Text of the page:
Ultimately the system ends up having two parts: a main, always-running algorithm actually controlling the robot's gait, and an adaptive algorithm running in parallel that monitors changes to the robot's internal readings. When significant changes are detected, it analyzes them — the legs should be doing this, but they're doing this, which means the situation is like this — and tells the main model how to adjust itself. From then on the robot only thinks in terms of how to move forward under these new conditions, effectively improvising a specialized gait.
Image Credits: Berkeley AI Research, Facebook AI Research and CMU
After training in simulation, it succeeded handsomely in the real world, as the news release describes it:
The robot was able to walk on sand, mud, hiking trails, tall grass and a dirt pile without a single failure in all our trials. The robot successfully walked down stairs along a hiking trail in 70% of the trials. It successfully navigated a cement pile and a pile of pebbles in 80% of the trials despite never seeing the unstable or sinking ground, obstructive vegetation or stairs during training. It also maintained its height with a high success rate when moving with a 12 kg payload that amounted to 100% of its body weight.
You can see examples of many of these situations in videos here or (very briefly) in the gif above.
Malik gave a nod to the research of NYU professor Karen Adolph, whose work has shown how adaptable and free-form the human process of learning how to walk is. The team's instinct was that if you want a robot that can handle any situation, it has to learn adaptation from scratch, not have a variety of modes to choose from.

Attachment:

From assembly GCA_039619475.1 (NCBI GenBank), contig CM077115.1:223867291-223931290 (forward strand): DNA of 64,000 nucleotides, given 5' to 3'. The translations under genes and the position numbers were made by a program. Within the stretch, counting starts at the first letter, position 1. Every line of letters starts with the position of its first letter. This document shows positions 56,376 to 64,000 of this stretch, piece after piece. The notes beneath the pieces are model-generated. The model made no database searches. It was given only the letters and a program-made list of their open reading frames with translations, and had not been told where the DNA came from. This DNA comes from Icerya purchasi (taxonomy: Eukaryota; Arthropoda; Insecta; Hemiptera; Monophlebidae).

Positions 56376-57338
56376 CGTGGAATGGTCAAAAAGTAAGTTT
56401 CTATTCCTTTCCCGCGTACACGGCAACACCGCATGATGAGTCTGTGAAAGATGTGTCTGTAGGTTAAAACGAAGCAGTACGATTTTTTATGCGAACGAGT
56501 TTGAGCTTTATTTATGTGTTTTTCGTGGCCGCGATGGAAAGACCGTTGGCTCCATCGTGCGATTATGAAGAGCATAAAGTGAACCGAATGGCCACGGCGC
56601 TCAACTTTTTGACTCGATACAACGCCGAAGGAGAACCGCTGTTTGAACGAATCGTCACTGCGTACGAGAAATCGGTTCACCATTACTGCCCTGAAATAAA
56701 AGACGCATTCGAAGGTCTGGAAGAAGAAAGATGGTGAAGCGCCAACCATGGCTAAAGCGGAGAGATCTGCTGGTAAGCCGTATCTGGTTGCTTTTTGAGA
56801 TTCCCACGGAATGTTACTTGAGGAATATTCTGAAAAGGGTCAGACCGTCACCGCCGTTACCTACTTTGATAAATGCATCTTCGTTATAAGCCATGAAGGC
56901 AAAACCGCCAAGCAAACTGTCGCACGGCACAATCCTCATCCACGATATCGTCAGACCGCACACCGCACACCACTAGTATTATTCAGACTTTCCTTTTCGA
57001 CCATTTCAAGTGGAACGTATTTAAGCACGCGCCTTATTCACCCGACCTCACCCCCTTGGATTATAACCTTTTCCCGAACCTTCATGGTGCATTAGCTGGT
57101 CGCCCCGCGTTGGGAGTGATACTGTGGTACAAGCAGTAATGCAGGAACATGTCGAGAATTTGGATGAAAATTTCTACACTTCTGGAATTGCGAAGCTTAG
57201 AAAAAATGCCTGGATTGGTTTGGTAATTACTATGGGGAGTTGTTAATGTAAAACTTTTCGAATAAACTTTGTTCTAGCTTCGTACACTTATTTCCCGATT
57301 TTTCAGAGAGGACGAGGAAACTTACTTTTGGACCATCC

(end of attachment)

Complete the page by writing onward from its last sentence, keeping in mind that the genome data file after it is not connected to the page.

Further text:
Just as you can't build a smarter computer-vision system by exhaustively labeling and documenting every object and interaction (there will always be more), you can't prepare a robot for a diverse and complex physical world with 10, 100, even thousands of special parameters for walking on gravel, mud, rubble, wet wood, etc. For that matter you may not even want to specify anything at all beyond the general idea of forward motion.
"We don't pre-program the idea that it has for legs, or anything about the morphology of the robot," said Kumar.
This means the basis of the system — not the fully trained one, which ultimately did mold itself to quadrupedal gaits — can potentially be applied not just to other legged robots, but entirely different domains of AI and robotics.
"The legs of a robot are similar to the fingers of a hand; the way that legs interact with environments, fingers interact with objects," noted co-author Deepak Pathak, of Carnegie Mellon University. "The basic idea can be applied to any robot."
Even further, Malik suggested, the pairing of basic and adaptive algorithms could work for other intelligent systems. Smart homes and municipal systems tend to rely on preexisting policies, but what if they adapted on the fly instead?
For now the team is simply presenting their initial findings in a paper at the Robotics: Science and Systems conference and acknowledge that there is a great deal of follow-up research to do. For instance building an internal library of the improvised gaits as a sort of "medium-term" memory, or using vision to predict the necessity of initiating a new style of locomotion. But the RMA approach seems to be a promising new approach for an enduring challenge in robotics.